In 2016 and 2018, dual floods devastated the historic streets of Ellicott City, Maryland.
This week, the city was highlighted in celebrity chef Gordon Ramsay’s “24 Hours to Hell and Back,” which aired Tuesday on FOX and is now available to stream on demand.
“It was so interesting and humbling for me to actually witness the dedication and the genuine desire from Gordon Ramsay himself and the crews to come in and help a city,” said Maj. Kurt Rauschenberg, director of public affairs for the Maryland National Guard.
“It was really perfect timing for them to pick Ellicott City, because years later they needed a boost, they needed something to pick them up and show the public, ‘We are resilient.'”
Typically, Ramsay chooses one restaurant to revitalize, but this time he revitalizes an entire town by transforming three establishments: Little Market Cafe, Jaxon Edwin and Phoenix Emporium, merging it with its sister location Ellicott Mills Brewing Company.
“Gordon himself said, ‘Normally I’m able to do this in 24 hours, but this time it’s going to take a little bit more time,'” Rauschenberg said. “One thing that was interesting during the filming is you see that it was raining the majority of the time, which is kind of ironic.”
Along the way, we meet the emotional restaurant owners, including Jeni Porter of Little Market Cafe, Mark Hemmis of Phoenix Emporium and Jeff Braswell of Jaxon Edwin.
“The way that they showed the transformations in the show was pretty on point,” Rauschenberg said. “It was absolutely heartwarming to see the owners of these businesses who have gone through so much … to overcome those experiences.”
The show also features high-profile cameos by Orioles legend Cal Ripken Jr., the Maryland Terrapins football team, Ravens officials at M&T Bank Stadium and Gov. Larry Hogan.
“You probably saw the scene where we have Black Hawk helicopters that are flying around Ellicott City,” Rauschenberg said. “We were transporting Gordon Ramsay and the governor so that the governor could provide an overview of where the most serious damaged areas were during those disasters. So, that was important for us to provide that aerial view.”
The National Guard then rides in triumphantly as Ramsay brings in the proverbial cavalry.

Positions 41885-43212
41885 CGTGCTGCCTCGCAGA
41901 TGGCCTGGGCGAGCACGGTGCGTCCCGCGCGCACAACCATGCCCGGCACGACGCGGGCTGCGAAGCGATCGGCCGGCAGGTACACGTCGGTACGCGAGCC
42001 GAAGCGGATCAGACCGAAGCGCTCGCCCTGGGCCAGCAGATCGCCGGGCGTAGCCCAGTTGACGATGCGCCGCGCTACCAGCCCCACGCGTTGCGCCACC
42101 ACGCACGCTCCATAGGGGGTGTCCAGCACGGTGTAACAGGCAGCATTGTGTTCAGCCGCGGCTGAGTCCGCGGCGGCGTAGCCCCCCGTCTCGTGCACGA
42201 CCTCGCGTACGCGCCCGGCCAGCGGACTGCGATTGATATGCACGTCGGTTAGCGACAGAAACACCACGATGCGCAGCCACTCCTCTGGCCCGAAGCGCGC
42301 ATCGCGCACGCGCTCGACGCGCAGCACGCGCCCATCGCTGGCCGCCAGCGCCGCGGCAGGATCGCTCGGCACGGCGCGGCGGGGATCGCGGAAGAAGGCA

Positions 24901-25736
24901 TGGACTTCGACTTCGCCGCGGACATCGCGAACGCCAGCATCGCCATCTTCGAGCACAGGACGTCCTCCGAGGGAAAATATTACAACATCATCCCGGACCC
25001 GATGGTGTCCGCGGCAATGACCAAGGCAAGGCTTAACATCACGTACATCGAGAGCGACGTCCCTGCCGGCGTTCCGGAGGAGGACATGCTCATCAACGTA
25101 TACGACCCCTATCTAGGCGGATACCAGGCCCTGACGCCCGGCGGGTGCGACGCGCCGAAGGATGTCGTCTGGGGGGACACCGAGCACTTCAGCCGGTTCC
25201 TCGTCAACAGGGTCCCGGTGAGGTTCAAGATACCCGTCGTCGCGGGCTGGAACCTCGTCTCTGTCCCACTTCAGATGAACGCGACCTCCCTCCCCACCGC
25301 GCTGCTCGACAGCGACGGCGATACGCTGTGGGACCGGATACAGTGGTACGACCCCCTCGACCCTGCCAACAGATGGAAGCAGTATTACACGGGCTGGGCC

“We’re seen driving in the opening scene down the main streets with the other support that came from various other companies that were providing their services,” Rauschenberg said. “It was important for us to show our presence and help really any way we could.”
Such entertainment requests are an exciting change of pace for the National Guard.
“The Department of Defense supports entertainment requests pretty often,” Rauschenberg said. “You’ve probably seen movies where military members are shown in a situation where there’s a monster running through a city. … I believe ‘Godzilla’ was one of them, I believe ‘Man of Steel’ was one of them, and I think ‘Pitch Perfect 3′ believe it or not.”
In the case of “24 Hours to Hell & Back,” FOX reached out to the Maryland National Guard because of its members’ hands-on experience battling the floods back in 2016 and 2018.
“We supported in 2016 with some aviation capabilities from our 29th combat Aviation Brigade here in the Maryland Army National Guard,” Rauschenberg said. “We also lost one of our own in 2018, Staff Sgt. Eddison Hermond. He died while trying to save a business owner there in Ellicott City. We still carry a very heavy heart from losing one of our own.”
Overall, the Maryland National Guard consists of nearly 6,000 members of the community.
“In the long run, we are a community based organization,” Rauschenberg said. “We are Marylanders ourselves and we wanted to be a part of it very much. … We’re virtually in every zip code on any given day in one way or another here in Maryland. A lot of us are born and raised here in Maryland, we’re true Marylanders and we love Ellicott City.”
That’s true for Rauschenberg, who grew up in Westminster and now lives in New Market.
“I’ve spent some time in Ellicott City myself and I’ve always enjoyed the nightlife, the community, the culture,” Rauschenberg said. “If you have company that comes to Maryland and they ask, ‘Where should I go? Where should I visit?,’ the first thing that pops in my head is you need to go to downtown historic Ellicott City because it’s pretty awesome.”
In normal times, such TV exposure would cause tourists to flock to Ellicott City to try out Ramsay’s revived restaurants, but so far that hasn’t been possible due to the coronavirus. Fittingly, the show opens and closes with a message of hope addressing COVID-19.
“They are yet again going through a situation where they have to be resilient and adapt,” Rauschenberg said. “But I think, much like the flooding disasters, I think we will come together and do what’s right to make the communities whole again. … I do truly hope that once we’re able to get back to some state of normalcy that this community will prosper.”